No, unlike most kittens, he lay grumpily in his tiny litterbox that had been provided for him by his caretaker. Because of his lack of enthusiasm, it appeared the people shuffling around weren't terribly interested in him either.

I got a call from my mother who had passed by and decided to drop in because we had been looking for a buddy for our other cat, a Maine Coon, Baxter. "You have to see this kitten," she demanded with humor.

My girlfriend, April, and I looked at each other, bored, and figured that we might as well. When we arrived, there he was, curled up complacently in his tiny litterbox, not batting an eye. In all estimation, he probably didn't know what he was supposed to be doing there.

Asking the women who had brought him if I could take him out, she said of course. So, I opened his cage, wrapping my hands around his ribs and lifting him out gently. His ears were far too big for his head and hung to the sides making him look very Yoda-ish. As I lifted him out, he gave a grunt and a meow that said, "What the hell are you doing? Put me back!"

Initially, I just held him there in the air, examining him. His eyes were droopy and told me that he'd been through this before and that he just figured that it was part of some odd ritual he didn't understand, but had just come to accept.

Naturally, I wanted him. If someone had disturbed me while I was napping, taking a dump, or watching TV at his age, I would react with similar offense. The woman who'd brought him said she'd named him Atlas. This was perfect because I had already decided some weeks before that I wanted a name along those lines- drawn from mythology.

At this time, I was very ill and approaching the day when I would need a lung transplant. It was late 2008. After bringing him home, Atlas didn't take too long in getting acclimated with his new home and to begin terrorizing Baxter. Though Baxter, initially offended by his presence ("How dare you bring another Cat into my home!") he seemed to enjoy Atlas after not too long.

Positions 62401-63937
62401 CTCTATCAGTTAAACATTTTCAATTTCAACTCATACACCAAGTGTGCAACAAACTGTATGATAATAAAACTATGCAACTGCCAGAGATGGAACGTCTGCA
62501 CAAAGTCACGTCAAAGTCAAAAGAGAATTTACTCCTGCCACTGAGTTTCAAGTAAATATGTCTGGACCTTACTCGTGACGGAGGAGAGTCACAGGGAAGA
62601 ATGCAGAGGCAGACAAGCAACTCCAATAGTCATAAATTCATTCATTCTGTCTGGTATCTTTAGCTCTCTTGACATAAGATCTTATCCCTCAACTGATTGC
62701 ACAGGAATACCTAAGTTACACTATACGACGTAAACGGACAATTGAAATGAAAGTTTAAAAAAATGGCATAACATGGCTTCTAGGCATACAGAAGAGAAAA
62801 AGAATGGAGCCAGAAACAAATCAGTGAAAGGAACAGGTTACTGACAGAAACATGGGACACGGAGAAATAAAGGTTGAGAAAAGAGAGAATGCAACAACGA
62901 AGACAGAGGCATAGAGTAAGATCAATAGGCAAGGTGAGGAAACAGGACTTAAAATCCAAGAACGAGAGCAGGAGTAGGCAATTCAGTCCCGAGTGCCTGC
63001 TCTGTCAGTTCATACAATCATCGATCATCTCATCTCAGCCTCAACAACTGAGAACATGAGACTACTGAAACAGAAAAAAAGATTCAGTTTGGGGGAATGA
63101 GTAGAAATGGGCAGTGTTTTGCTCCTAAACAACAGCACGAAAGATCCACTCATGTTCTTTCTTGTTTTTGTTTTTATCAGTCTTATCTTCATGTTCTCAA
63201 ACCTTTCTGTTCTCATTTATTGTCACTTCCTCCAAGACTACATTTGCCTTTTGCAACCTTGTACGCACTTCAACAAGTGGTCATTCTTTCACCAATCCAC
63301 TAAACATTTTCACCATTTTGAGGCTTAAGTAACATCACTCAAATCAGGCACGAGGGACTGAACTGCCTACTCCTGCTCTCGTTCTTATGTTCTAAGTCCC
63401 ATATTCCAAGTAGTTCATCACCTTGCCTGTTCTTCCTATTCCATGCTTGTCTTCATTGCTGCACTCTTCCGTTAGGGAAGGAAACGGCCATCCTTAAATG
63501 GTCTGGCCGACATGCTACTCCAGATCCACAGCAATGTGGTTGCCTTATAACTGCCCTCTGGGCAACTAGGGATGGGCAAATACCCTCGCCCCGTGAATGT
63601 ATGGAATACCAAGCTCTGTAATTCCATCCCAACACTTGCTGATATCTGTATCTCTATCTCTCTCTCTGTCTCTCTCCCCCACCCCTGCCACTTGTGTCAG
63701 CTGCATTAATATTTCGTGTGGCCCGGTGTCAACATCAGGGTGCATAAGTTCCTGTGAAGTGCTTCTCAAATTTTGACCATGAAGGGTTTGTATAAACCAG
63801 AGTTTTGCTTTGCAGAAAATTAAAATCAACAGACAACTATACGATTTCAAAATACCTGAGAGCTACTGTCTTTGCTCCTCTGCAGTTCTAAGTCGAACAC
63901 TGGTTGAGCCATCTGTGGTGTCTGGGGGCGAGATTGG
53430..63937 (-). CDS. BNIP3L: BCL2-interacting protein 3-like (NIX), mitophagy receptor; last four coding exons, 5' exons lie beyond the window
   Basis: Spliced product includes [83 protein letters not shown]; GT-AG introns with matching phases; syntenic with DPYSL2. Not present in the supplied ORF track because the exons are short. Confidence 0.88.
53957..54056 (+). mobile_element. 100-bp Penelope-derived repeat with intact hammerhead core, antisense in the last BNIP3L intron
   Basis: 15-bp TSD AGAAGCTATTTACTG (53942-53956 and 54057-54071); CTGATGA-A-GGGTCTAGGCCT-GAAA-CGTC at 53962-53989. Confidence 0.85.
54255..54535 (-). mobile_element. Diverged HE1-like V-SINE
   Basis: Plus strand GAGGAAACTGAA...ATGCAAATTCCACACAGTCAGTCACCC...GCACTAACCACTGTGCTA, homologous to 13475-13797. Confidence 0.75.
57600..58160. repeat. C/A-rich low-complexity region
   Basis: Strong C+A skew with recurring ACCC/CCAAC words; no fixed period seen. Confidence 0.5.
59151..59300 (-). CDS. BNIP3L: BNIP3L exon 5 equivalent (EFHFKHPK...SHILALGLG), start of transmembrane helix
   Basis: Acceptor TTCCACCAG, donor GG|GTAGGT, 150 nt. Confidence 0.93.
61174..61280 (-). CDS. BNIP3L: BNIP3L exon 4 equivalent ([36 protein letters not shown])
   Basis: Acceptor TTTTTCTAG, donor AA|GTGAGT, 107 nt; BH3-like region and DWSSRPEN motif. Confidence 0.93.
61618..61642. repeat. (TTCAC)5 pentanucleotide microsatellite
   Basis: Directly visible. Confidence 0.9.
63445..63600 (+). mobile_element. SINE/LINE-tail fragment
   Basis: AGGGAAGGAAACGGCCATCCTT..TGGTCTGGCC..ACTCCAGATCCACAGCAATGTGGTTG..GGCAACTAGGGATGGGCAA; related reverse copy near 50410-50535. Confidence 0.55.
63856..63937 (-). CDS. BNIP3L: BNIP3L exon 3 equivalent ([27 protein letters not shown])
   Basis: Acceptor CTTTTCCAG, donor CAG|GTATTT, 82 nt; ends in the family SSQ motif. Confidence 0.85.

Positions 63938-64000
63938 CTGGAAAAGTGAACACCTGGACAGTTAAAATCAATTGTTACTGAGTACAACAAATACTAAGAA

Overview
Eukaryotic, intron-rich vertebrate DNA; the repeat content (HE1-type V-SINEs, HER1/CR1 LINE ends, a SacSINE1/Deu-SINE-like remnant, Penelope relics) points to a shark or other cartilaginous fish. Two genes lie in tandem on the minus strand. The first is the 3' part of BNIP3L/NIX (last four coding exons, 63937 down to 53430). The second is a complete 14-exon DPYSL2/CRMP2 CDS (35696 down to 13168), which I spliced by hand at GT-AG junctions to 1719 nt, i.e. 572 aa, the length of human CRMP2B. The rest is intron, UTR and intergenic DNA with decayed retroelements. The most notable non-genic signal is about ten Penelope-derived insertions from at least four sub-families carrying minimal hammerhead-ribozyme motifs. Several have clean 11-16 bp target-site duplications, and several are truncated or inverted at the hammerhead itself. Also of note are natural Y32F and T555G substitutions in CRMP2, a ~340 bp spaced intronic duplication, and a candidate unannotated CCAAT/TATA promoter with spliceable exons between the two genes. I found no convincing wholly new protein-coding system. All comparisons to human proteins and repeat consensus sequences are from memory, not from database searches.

Additionally, Atlas and I didn't take long to bond. He enjoyed sleeping, and because I was on oxygen and not doing a lot of moving, he found comfort lying in my lap, most often when I would sit at my computer with my legs pulled up, Indian style. He was much smaller then, though, even as he grew, and outgrew the little nest he had made in my lap, he still loved laying there, despite having to hang his legs off.

As time wore on, he learned when bedtime was, and he would, without fail, push his way through the crack in the door to get at me and let me know it was time for bed, in case I had stayed up too late. If I didn't follow his command in time, he would just come and lay next to me, or in my lap until I complied. Often, he would try to keep me from reading, or playing Xbox if that's what was keeping me from bed. When I would finally comply, he would follow me in and make his bed at the end of the mattress, between my legs. I eventually learned to sleep bow-legged, on my back just so he could lay between my legs.
He would never stay all night. I would wake up the next day and he wouldn't be there. Though, more often than not, it was him who was waking me up in the morning with a little bump of his head.

It's becomes clearer to me each time something like this happens, just how important he was to me. When we brought him home, my life was in a state of great upset. I wasn't sure that I was going to be around much longer, I had started seeing April the month prior, but she was only 18, and given how grave my health was, I had no hope that she was going to stick around given that there was a very real possibility that I would be dead soon. I told her on numerous occasions that if she ever wanted out, she could go, and I wouldn't hold it against her.